On the 27th, which was 8 days ago, now, Jon Stewart had Andrew Napolitano on The Daily Show. I am a self-described libertarian. I voted for Ron Paul in 2008 (yes, I know he wasn’t on the ballot). I also love The Daily Show and Mr. Stewart; I think he’s insightful, wise, and funny.
Here’s the first part of the interview I’m going to be commenting on, I encourage you to click-through to see the next two parts.
During the interview, Stewart asks Napolitano several questions which challenged libertarian ideas, and which do so in a fair, straightforward way. These are the sorts of questions that intelligent friends ask each-other, not the sort of traps that politicians lay during debates. These are the sorts of questions that need to be more prominent in politics, and which deserve the most thought-out replies.
Here are some examples:
- Doesn’t government-provided infrastructure or safety-net increase freedom, rather than remove it?
- “What should we do with the losers that picked by the free market?”
- Since we live in a society where the work of the many made some grow rich, should we not give back some of the riches to the many?
- How is government oppressive, when we live in a government chosen by the people?
- If we agree that some government is necessary, how can government be inherently evil?
- Why do libertarians trust corporations more than governments who are accountable to voters?
- If markets are supposed to be so good, why do we see so many problems in the market (e.g. healthcare)?
- Would the free market have abolished slavery and segregation; would it have established women’s rights?
- If judges and courts are vital for freedom, and judges and courts are part of the government, isn’t government vital for freedom?
Napolitano answered most of these in what I would consider the worst way possible: with an extremist soundbite. My brother suggested that for a minority group, like libertarianism, there’s a tendency to discard moderate statements for controversial ones in the interest of getting attention. Consider the following exchange:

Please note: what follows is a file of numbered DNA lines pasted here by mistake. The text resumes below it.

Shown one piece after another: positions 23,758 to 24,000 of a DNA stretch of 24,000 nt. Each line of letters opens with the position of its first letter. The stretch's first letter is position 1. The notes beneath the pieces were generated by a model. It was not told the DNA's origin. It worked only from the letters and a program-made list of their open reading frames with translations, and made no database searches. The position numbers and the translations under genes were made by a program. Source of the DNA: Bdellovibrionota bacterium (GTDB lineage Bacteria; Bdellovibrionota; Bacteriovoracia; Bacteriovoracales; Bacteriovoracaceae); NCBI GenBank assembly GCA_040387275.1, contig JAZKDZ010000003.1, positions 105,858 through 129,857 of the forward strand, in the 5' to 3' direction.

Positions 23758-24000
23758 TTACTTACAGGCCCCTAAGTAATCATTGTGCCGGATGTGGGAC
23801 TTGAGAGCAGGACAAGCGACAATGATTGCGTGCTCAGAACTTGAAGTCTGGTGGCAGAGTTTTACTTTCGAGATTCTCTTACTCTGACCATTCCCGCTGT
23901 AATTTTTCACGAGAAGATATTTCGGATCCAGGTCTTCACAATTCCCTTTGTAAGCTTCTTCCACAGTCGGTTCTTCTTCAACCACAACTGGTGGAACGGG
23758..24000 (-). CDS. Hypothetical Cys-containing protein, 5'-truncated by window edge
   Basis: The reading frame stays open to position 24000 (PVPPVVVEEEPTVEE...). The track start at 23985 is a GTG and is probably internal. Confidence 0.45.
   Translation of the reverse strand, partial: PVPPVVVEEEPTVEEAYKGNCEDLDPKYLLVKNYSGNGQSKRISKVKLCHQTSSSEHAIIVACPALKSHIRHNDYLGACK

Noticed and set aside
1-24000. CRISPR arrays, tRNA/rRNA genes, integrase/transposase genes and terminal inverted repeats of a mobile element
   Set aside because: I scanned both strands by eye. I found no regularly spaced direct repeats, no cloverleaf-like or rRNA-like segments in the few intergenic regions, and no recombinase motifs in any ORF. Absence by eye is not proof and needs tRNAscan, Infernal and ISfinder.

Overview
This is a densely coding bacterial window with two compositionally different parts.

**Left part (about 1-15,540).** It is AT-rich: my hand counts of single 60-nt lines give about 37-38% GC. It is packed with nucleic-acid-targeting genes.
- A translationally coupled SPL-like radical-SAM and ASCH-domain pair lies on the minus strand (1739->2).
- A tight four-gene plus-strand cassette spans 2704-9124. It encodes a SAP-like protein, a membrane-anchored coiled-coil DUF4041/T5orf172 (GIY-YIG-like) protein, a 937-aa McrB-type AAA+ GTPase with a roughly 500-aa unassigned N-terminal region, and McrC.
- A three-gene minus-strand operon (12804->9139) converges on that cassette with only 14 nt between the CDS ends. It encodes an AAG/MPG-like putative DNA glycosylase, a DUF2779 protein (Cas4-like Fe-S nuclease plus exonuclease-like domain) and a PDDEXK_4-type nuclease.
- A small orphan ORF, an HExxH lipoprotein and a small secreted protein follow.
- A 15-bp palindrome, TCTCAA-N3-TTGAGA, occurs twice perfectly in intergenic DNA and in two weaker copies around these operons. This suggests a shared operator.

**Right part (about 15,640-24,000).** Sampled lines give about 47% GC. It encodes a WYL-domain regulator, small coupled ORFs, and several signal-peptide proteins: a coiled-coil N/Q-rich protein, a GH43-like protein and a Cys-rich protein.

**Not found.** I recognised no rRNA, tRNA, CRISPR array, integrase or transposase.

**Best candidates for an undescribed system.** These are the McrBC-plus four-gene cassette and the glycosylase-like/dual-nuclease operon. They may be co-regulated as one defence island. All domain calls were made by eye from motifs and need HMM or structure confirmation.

Stewart: “[Market regulations] came out of an interest in helping those who had been victimized by a system that they couldn’t fight back against…”
Napolitano: “I’m going to blow you away. Selfishness is a virtue. In the free market, when you are selfish, you make the most money…”
I think this rage face is appropriate:
Way to promote psychopathy, dude.
This sort of response is the way to lose public support, not gain it. To convince moderates (and promote sane governance), we libertarians need to acknowledge that helping people is desirable, and a system which leaves people homeless, hungry, or sick is sub-optimal. We need to acknowledge that politicians may be coming at a problem with a sincere belief that they’re doing the best thing. We need to acknowledge that markets don’t magically solve everything. We need to acknowledge that we might be wrong.
Only after admitting that roads improve freedom can we make our case that private roads improve freedom more. Only after admitting selfishness is *not* a virtue (Napolitano is celebrating *ambition*, not selfishness, imo) can we talk about making systems which are robust, and can thrive in the face of selfishness. Only when we admit that it’s important to care for the poor can we ever have a hope of convincing a democrat that the inefficiencies and conflicts of involuntary redistribution of wealth outweigh the benefits. Only when we admit that some government is important and good, can we stop driving away those who smell hypocrisy.